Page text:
Hartmut Neven

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Hartmut Neven at Further Future 2016

Hartmut Neven (born 1964 in Aachen, Germany) is a scientist working in quantum computing, computer vision, robotics and computational neuroscience. He is best known for his work in face and object recognition and his contributions to quantum machine learning. He is currently Director of Engineering at Google where he is leading the Quantum Artificial Intelligence Laboratory. [1][2][3][4][5]


Hartmut Neven studied Physics and Economics in Brazil, Köln, Paris, Tübingen and Jerusalem. He wrote his Master thesis on a neuronal model of object recognition at the Max Planck Institute for Biological Cybernetics under Valentino Braitenberg. In 1996 he received his Ph.D. from the Institute for Neuroinformatics at the Ruhr University in Bochum, Germany, for a thesis on "Dynamics for vision-guided autonomous mobile robots" written under the tutelage of Christoph von der Malsburg.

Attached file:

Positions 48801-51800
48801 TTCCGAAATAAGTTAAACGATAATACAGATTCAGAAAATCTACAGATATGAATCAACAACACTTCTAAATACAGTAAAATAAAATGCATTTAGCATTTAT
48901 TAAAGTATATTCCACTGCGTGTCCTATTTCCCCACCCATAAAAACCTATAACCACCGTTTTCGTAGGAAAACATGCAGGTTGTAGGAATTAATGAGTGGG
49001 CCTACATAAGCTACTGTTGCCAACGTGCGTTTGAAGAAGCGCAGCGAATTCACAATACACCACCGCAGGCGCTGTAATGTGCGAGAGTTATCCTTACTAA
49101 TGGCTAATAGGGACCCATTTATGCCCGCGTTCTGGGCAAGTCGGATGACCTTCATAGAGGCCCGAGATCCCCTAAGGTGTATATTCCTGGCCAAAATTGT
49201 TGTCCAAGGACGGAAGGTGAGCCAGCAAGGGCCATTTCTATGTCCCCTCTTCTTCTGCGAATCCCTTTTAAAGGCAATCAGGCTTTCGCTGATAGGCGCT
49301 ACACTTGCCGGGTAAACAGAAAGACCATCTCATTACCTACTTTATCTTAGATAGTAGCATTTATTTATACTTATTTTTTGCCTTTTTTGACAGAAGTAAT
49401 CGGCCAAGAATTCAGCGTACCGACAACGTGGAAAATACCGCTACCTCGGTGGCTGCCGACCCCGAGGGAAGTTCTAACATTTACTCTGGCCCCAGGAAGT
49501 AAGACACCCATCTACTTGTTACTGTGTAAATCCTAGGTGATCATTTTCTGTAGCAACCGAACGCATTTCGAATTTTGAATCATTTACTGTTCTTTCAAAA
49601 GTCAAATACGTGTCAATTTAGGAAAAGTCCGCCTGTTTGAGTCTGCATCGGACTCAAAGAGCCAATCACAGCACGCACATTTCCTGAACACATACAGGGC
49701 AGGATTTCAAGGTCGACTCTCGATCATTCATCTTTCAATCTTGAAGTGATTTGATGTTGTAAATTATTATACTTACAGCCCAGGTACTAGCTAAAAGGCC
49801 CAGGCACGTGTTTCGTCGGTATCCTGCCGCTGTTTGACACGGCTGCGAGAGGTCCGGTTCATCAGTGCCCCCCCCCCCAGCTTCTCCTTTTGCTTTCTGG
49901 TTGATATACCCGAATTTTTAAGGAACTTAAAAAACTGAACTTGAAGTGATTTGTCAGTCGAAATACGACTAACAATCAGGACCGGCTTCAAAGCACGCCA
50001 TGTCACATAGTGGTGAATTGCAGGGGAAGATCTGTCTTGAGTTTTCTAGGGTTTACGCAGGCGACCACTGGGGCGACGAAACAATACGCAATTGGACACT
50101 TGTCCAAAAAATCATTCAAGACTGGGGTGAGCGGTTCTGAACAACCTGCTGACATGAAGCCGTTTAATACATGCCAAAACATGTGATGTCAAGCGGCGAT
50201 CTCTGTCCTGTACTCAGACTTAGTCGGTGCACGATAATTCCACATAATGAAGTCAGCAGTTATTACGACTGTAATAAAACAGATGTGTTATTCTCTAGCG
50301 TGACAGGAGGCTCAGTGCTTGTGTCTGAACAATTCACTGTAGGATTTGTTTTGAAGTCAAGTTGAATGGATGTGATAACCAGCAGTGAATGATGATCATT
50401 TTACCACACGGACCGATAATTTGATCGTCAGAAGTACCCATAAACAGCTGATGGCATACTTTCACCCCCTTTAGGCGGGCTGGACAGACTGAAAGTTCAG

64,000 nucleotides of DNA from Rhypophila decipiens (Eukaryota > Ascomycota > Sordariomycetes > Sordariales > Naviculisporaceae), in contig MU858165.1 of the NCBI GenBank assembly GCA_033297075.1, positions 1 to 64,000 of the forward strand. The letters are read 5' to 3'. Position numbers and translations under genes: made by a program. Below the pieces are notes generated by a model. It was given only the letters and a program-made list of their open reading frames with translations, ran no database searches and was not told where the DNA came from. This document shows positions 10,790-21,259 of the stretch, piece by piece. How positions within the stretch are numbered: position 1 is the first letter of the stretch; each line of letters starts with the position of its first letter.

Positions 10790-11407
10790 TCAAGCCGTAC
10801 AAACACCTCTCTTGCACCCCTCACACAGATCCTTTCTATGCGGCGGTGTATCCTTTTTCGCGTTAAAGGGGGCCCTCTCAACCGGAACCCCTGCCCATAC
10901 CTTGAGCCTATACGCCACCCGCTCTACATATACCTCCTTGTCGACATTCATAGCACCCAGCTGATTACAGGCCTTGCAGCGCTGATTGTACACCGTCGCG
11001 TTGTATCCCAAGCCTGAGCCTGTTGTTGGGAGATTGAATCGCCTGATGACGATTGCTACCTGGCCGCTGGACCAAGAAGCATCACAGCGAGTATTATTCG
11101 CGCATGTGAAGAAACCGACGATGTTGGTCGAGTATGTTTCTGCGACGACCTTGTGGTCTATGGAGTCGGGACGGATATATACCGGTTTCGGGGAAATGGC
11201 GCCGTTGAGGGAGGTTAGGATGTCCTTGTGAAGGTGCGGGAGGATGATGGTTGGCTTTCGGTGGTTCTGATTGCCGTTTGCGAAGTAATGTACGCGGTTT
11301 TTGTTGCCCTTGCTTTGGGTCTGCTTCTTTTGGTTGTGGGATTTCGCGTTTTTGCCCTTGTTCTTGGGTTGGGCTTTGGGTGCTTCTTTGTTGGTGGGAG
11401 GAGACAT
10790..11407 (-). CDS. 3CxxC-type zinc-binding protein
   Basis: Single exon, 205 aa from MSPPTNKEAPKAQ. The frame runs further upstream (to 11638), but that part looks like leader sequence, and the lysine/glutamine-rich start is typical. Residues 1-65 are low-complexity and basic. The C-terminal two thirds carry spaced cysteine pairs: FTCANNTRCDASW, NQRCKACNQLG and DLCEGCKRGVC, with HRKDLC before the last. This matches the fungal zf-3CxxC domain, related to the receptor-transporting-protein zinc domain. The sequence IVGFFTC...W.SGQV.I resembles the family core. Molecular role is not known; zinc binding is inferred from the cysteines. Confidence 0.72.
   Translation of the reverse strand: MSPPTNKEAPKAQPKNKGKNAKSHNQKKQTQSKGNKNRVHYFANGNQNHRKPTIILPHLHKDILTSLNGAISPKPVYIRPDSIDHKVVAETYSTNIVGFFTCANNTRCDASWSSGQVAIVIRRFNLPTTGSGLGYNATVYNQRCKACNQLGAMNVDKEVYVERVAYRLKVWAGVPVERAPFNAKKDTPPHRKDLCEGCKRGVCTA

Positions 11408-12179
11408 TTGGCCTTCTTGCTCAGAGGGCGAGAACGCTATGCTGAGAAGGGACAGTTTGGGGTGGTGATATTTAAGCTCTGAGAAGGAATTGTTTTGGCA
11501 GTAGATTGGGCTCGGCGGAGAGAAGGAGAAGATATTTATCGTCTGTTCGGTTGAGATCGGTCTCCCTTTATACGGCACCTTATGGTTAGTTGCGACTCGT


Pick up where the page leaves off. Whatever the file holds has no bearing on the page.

Neven was assistant professor of computer science at the University of Southern California at the Laboratory for Biological and Computational Vision. Later he returned as the head of the Laboratory for Human-Machine Interfaces at USC’s Information Sciences Institute.

Neven co-founded two companies, Eyematic for which he served as CTO and Neven Vision which he initially led as CEO. At Eyematic he developed real-time facial feature analysis for avatar animation.[6] Neven Vision pioneered mobile visual search for camera phones [7][8] and was acquired by Google in 2006.[9] At Google he managed teams responsible for advancing Google’s visual search technologies and was the engineering manager for Google Goggles.[10][11][12][13] He was a co-founder of the Google Glass project.

Teams led by Neven have repeatedly won top scores in government sponsored tests designed to determine the most accurate face recognition software.[14] In 2013 his optical character recognition team won the ICDAR Robust Reading Competition by a wide margin.[15]

In 2006 Neven started to explore the application of quantum computing to hard combinatorial problems arising in machine learning. In collaboration with D-Wave Systems he developed the first image recognition system based on quantum algorithms. It was demonstrated at SuperComputing07.[16] At NIPS 2009 his team demonstrated the first binary classifier trained on a quantum processor.[17][18][19]


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